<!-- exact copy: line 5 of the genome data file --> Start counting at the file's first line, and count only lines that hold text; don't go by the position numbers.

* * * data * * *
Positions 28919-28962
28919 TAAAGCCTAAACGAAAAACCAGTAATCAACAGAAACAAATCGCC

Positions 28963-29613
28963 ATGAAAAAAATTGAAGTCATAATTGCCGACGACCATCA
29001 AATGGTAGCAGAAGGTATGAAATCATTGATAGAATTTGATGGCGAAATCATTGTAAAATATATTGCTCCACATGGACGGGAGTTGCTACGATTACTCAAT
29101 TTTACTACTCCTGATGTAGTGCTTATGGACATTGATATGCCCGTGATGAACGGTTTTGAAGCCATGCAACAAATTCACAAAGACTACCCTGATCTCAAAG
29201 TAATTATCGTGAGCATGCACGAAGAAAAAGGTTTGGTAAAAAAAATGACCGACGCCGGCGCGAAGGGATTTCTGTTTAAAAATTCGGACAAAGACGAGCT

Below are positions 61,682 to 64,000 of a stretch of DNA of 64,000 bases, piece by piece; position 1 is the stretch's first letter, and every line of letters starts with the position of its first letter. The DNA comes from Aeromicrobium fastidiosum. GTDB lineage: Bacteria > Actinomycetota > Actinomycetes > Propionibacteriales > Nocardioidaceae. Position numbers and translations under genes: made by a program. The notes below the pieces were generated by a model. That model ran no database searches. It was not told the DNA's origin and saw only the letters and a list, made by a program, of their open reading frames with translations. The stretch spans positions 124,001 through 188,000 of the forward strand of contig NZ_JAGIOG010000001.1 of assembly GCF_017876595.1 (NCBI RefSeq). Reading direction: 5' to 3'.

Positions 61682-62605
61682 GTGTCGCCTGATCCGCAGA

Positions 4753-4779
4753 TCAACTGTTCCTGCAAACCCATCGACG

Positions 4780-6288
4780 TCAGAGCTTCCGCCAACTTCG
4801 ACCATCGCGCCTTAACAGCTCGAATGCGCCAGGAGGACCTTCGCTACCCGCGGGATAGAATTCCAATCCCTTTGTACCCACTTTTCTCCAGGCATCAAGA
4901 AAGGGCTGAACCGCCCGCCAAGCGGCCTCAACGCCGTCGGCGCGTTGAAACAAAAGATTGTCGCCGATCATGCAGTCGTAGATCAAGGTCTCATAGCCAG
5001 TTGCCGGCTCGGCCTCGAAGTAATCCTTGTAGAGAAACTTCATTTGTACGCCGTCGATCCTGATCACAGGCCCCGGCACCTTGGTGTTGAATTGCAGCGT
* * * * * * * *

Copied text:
29001 AATGGTAGCAGAAGGTATGAAATCATTGATAGAATTTGATGGCGAAATCATTGTAAAATATATTGCTCCACATGGACGGGAGTTGCTACGATTACTCAAT